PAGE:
The Road to Recovery: Women’s Health and Substance Use Disorder

July 31, 2019

Perspectives in Primary Care (formally the Primary Care Review) features perspectives from practitioners and students representing organizations, practices, and institutions across the country and around the world. All opinions expressed in this article are owned by the author(s).

The residents of Charlestown, Massachusetts have been sharply impacted by the devastating opioid crisis. According to the Boston Globe, Charlestown has seen annual rates of drug-related deaths reach a high of 22% more than Boston. Intravenous drug-related infections in Charlestown reached six times higher than the city average, the greatest impact out of any other Boston neighborhood (MacQuarrie 2015). Medication for Addiction Treatment (MAT) is a treatment model for patients suffering from opioid use disorder (OUD). To assist community health centers in communities like Charlestown with supporting patients with OUD, the Harvard Medical School Center for Primary Care (CPC) created an Innovation Pilot to increase patient access to MAT. This program aimed to support and encourage community health centers to increase the percent of providers who prescribe MAT, increase the number of patients on MAT, and increase the confidence of providers who care for patients with substance use disorder (SUD).

Sara Astarita Callahan is a Nurse Practitioner (NP) at the Mass General Hospital Charlestown Health Center. Seeking to impact this pervasive community issue, Sara merged SUD and women’s health care, a specialty she carved out for herself. Sara has been working to achieve her project goal of increasing the rates of pap smears and general women’s health check-ups among women suffering from SUD. Sara explains that her vision for this project was to see the same value placed on women’s health as is placed on substance use in adult medicine. Sara suggests, “We need to do a better job with keeping an extra eye out for this population, especially because they’re vulnerable and they may not be good advocates for themselves…just because they have a lot going on in their lives”.

When starting the new role at MGH Charlestown, Sara found that of 144 women with SUD, nearly 40% of the women were overdue for pap smears. In order to complete the examination, Sara would utilize appointments made on the day patients were due for Suboxone, which they need to be present for, by using part of the appointment for a women’s health check-up. Sara anticipated challenges in getting patients to agree to pap smears, or even getting them to show up to appointments. “A lot of these women who suffer from SUD have a history of severe sexual trauma, and they have a hard time trusting providers, so sometimes it takes a few visits before they’re willing and ready to do a women’s health exam”. Building trusting relationships with her patients by offering repeat visits to her patients, explaining that she will offer to do the procedure during the next appointment, respecting their autonomy, but also educating them on why the assessment is important, enables her to achieve her project goal.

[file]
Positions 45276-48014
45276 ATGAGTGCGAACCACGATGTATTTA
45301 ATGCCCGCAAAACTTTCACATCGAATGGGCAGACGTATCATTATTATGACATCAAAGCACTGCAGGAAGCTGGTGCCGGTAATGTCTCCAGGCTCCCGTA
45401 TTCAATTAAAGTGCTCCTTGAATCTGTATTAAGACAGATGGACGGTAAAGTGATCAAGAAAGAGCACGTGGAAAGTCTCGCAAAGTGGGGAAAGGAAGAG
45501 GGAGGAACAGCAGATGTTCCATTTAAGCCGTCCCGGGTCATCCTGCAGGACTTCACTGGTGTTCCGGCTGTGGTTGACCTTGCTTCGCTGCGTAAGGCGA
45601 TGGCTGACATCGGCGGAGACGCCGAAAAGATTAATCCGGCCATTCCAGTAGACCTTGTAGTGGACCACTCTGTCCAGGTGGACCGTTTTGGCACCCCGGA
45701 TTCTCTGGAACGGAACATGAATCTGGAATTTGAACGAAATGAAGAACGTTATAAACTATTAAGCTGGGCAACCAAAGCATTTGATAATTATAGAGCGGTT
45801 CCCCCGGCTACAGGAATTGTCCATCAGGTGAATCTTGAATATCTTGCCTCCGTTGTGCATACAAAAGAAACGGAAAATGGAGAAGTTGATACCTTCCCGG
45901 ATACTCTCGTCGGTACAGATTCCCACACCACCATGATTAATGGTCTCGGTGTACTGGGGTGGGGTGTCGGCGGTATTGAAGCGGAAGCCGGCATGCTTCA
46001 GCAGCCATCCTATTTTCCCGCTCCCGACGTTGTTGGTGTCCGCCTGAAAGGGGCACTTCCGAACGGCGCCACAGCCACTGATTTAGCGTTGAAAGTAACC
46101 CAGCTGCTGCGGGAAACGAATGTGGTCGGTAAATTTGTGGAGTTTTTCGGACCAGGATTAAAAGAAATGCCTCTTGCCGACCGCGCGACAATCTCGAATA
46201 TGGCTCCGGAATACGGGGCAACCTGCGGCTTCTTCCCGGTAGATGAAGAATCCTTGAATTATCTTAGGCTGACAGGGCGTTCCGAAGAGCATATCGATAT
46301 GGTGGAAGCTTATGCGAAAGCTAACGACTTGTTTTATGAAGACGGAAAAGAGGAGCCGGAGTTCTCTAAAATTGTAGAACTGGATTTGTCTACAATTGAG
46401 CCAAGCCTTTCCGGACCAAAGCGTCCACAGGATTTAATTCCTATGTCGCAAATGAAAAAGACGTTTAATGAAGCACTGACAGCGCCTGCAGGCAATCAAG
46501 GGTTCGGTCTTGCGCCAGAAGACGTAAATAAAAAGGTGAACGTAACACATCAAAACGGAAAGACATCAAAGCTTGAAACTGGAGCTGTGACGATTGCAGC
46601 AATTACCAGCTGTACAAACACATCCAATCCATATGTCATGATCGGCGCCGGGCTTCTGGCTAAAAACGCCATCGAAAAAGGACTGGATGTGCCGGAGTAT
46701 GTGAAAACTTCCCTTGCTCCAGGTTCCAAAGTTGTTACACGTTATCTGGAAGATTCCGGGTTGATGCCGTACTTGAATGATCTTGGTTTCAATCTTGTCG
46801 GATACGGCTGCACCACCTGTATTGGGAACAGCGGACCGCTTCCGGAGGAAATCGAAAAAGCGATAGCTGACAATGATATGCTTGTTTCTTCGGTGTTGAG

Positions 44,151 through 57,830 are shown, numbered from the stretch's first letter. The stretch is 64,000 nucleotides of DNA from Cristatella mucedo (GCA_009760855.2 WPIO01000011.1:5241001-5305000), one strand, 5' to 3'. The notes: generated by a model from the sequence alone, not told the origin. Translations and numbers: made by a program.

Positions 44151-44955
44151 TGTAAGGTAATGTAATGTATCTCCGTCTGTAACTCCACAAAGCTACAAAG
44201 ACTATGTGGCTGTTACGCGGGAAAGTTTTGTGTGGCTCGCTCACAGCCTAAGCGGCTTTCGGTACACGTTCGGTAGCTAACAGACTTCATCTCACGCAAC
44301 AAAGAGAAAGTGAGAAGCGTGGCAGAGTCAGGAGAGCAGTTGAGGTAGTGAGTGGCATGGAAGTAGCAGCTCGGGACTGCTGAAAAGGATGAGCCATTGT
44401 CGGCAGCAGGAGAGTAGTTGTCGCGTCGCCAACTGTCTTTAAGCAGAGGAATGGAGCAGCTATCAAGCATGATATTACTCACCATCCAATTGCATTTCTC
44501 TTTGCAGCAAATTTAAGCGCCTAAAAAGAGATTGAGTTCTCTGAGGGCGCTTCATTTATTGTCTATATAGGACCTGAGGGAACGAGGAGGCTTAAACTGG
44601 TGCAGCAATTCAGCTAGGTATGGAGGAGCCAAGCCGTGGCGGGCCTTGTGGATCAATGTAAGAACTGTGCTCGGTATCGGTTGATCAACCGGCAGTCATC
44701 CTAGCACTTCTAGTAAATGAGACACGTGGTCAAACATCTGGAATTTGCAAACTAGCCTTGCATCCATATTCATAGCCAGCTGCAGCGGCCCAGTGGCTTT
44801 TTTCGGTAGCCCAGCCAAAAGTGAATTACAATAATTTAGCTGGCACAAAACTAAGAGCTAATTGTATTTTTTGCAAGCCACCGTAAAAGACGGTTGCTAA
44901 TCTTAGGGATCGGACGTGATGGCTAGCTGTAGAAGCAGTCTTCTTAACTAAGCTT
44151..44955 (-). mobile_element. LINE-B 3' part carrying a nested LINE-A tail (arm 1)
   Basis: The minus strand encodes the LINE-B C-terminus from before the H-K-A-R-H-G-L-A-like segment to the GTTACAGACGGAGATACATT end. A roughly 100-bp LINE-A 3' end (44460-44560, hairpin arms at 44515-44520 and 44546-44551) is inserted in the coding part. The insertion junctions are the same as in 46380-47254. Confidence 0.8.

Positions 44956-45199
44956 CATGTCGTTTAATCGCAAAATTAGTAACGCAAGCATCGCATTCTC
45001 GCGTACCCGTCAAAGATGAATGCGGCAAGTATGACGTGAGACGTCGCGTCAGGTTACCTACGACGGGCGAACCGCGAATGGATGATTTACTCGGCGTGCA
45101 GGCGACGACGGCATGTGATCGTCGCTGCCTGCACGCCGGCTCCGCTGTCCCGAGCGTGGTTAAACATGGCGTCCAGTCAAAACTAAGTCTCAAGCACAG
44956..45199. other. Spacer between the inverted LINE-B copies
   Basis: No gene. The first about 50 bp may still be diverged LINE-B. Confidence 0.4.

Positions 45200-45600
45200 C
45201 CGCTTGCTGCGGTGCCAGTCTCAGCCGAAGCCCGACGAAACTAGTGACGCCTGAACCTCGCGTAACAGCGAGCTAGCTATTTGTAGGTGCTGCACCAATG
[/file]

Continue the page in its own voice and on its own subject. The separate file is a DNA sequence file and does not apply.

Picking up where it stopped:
Sara described the anxiety she feels when trying to convince patients to get pap smears done, especially for women who have a history of abnormal pap smears. Her greatest lesson has been understanding that it will only happen when and if the patient feels comfortable enough to agree to it. Sara has completed 22 of 37 overdue pap smears, but the biggest barrier has been realizing that there is still a large group of women who are prescribed Suboxone in psychiatry but have not been seen in primary care in years. So far, 7 women who have fallen out of care were removed from the initial list of women who were overdue.

Sara reflected on her positive experience with the CPC MAT program: “Having the mentor was the biggest help for me…in getting waivered and questions about prescribing…and the in-group check-ins and the phone calls, having regular check-ins and bringing up issues…in my practice or [surrounding] other providers”. Additionally, Sara and two colleagues from the MAT program were able to start a mentorship network for NPs to become waivered to prescribe. These NPs meet to discuss issues like not having their own panel of patients, and ways to make it easier for NPs to become waivered.

In her work, Sara is not only improving women’s health, but she’s also positively impacting the social realm of patient’s lives. One example she gives is of a 50-year-old mother who has been struggling with OUD for years. The patient has a history of IV heroin use and sadly had her son taken from her and put into the system. Since being prescribed Suboxone, she has experienced intermittent relapses with other substances. Harm reduction through Sara’s prescription of MAT allows this patient to return to parts of her life, including motherhood. She is now able to visit her son, a major accomplishment.

*Ja’Dana J. Ellcock-Crayton is a fourth year at the University of Virginia, pursuing Psychology and Sociology. She aspires to become a clinical psychologist with her own private practice, working with clients who suffer from adverse mental health disorders. Ja’Dana is an advocate for the prioritization of behavioral and mental health.

MacQuarrie, Brian. “As Charlestown Opioid Crisis Deepens, a New Clinic Opens - The Boston Globe.”, The Boston Globe, 14 Dec. 2015,

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